this completely disgust me because that view is so twisted its not even funny. Most probably never where in a poor countries hosptial to see how reality really looks there.. i've only been to the ones where my parents come from.. macedonia and serbia in this case.. and the conditions there are probably average in a word wide balance.. but so shocking for someone who was born and lived in germany for his life that this was something i will never forget..

    if you think that dirty, bug ridden hospitals, where dead people lay next to living ones, where sheets are probably changes on a yearly base, where there is NO medicine at all and you as the family are responsible to buy the expensive medicine if you want to get help.. this is a ####ed up situation..
    where a doctor sends you home because he can't help you.. this can be devastating how poor people can be..

    so yes i rage about sorry ####ing games for sick children in the us, where on elsewhere people die... one kid needs comfort or lacks that.. the other one won't see the next day.. he does not want comfort he want to get a chance..
    there are places where the money is hundredfold more usefull and needed than with childs play..

    so yes.. childs play shows whats wrong with western society and its perception of necessary charity.


    just my humble optinion.. sorry for the rant.. but thats one of the few topics that just enrages me.. all thoose wannabee charities here and there and people who think they do good by sending money that way.. makes me sad and enraged at the same time..

    again sorry if i come off too hostile.. this is not personal to anyone.. but more a ####ed up reality most people like to ignore.


    wel i of course talk about the elusive "force of good".. whatever this means..
    and in my book the indie bundles are exactly that.. indie bundles of mostly good quality.. but i see the lack of "force of good" only because they allow you to allocate some of the money to a imho dubious charity

    yes if you use charity for the sake of making you look good then yes.. you start an ad campaign to save the rain forrest and spend 1cent of every i think it was like 20€ purchase thats more than low.. thats if bill gates would send a 10 dollar checke so some charity and wants to be praised for it.. this would be foul.. whereas billy is actually one of the prime example of force of good, because he uses his wealth for good.
     
  18. BravadoWaffle

    BravadoWaffle Well-Known Member

    Sep 25, 2010
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    @Mr Ugly- I read a statistic the other day that said something like the US has 20% of the world's children, but 70% of the world's toys. Kind of funny actually. So yea, it is not that it's a bad cause, there's just so many problems out there, where do you start?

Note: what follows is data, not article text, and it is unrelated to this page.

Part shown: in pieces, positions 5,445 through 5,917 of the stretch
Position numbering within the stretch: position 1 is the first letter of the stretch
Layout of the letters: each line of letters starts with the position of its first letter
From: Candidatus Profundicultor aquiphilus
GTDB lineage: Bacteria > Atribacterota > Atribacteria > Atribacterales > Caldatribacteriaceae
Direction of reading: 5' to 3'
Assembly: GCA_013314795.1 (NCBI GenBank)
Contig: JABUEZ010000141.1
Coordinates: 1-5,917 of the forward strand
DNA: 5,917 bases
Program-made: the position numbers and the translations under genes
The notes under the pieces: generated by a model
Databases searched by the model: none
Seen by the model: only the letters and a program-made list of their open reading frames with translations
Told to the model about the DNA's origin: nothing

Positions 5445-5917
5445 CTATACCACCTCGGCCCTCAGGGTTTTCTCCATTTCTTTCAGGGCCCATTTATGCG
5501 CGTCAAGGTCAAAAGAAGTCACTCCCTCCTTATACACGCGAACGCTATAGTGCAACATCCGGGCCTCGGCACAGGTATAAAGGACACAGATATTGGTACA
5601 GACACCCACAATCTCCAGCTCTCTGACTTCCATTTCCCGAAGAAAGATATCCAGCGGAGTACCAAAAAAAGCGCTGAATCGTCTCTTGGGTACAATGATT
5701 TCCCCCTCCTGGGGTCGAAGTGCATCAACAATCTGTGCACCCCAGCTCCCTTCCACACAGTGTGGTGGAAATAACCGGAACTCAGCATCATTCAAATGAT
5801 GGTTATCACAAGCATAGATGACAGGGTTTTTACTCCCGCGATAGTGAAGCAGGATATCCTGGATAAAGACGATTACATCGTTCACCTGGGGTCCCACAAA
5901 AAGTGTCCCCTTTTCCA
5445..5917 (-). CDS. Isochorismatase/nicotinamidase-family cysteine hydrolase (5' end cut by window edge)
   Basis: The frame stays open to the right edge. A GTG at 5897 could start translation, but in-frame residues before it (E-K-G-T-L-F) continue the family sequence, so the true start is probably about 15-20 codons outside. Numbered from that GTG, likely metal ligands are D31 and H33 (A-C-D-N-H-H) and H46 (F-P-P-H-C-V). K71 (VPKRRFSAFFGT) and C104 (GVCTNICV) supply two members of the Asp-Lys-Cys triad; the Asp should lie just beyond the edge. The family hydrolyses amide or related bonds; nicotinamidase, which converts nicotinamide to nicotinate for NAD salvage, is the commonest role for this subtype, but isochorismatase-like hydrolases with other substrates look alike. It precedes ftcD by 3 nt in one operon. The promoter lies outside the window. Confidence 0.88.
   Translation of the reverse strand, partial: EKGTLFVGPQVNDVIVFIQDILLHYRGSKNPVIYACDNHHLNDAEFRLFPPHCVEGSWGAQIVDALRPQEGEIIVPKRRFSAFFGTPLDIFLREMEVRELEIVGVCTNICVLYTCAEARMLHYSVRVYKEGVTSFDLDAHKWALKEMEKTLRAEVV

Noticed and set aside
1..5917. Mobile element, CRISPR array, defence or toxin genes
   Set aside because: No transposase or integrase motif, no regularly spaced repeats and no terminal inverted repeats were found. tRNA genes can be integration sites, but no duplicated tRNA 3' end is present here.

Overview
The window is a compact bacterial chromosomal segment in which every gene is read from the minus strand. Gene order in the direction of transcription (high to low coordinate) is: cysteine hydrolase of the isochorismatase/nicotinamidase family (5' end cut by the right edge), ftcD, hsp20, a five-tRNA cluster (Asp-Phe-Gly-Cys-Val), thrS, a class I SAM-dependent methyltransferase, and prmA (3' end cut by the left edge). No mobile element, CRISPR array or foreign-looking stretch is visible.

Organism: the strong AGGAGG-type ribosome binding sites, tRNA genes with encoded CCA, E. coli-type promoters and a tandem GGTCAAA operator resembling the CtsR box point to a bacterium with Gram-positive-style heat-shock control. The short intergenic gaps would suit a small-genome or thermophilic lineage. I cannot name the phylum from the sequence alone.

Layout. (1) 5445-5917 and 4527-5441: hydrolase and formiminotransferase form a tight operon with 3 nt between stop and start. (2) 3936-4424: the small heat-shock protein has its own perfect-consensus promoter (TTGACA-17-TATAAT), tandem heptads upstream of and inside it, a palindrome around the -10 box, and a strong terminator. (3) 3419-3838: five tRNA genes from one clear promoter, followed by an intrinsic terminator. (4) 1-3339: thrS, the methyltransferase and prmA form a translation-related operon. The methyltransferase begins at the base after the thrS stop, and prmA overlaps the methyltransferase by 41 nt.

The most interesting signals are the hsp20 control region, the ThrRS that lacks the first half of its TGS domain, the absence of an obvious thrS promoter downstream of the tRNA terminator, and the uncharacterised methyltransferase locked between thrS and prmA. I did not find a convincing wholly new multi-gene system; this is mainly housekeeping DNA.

It's like telling a vegan that they are hypocritical because they wear clothing made in sweat shops. So while they refuse to eat animal products, children are slaving away to make the clothing on their backs...

    @Schplurg- You bring up a very good point. It's a slippery slope once you start bringing charities into the mix, it seems like that bring along a lot of other potential issues and scrutiny.

    It's a bit depressing really...
     
  19. RevolvingDoor

    RevolvingDoor Well-Known Member

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    @ Mr.Ugly:

    I really appreciate the well thought out response, but I still can't agree. Your example doesn't make sense. What if both Billy and Purkishan got hit by a car? Is it worse to help Billy, just because he was lucky enough to be born in a better place? Is there any reason they're both not equally deserving of help? Kids in hospitals, US or otherwise, don't need a bandaid -- they have something seriously wrong with them, they are probably in pain, confused, sad, alienated etc. I think these kids deserve a good distraction. Sometimes that XBox is going to be some terminally ill cancer patient's last chance to feel like a kid, and like a human being, and that is a great service, if you ask me.

    I don't think it makes sense to put charitable acts in some kind of hierarchy. IMO, charity is helping whoever you can the best you can. There is no "wrong" charity. I have donated to causes abroad, to causes in the US, to no-kill animal shelters (yes, while humans suffer...) Even though I'm not exactly rolling in the dough. And the reason I do that is because suffering is suffering. I'm not even going to attempt to sort out who is suffering more, who is more deserving of help. I am not that wise. So, my philosophy is, if I can help, I try to help.

    I think it's great when a charitable cause and a business work well together some way. I can't see why it wouldn't be better than the alternative. Look at it this way... Without Child's Play, a lot of people wouldn't be aware of the Humble Bundles. And if a few bucks go to buy an XBox or two, which sick kids can use to distract themselves from what might otherwise be an extremely bleak day, who's the worse off?
     
  20. RevolvingDoor

    RevolvingDoor Well-Known Member

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    @Bravado: Interesting statistic. When I read something like that, I can't help but think of the fact that most toys are not US made... So the fact that the US has a surplus of toys means, someone in another country is getting a chance to feed their children. From that point of view, it doesn't seem at all amoral, at least to me.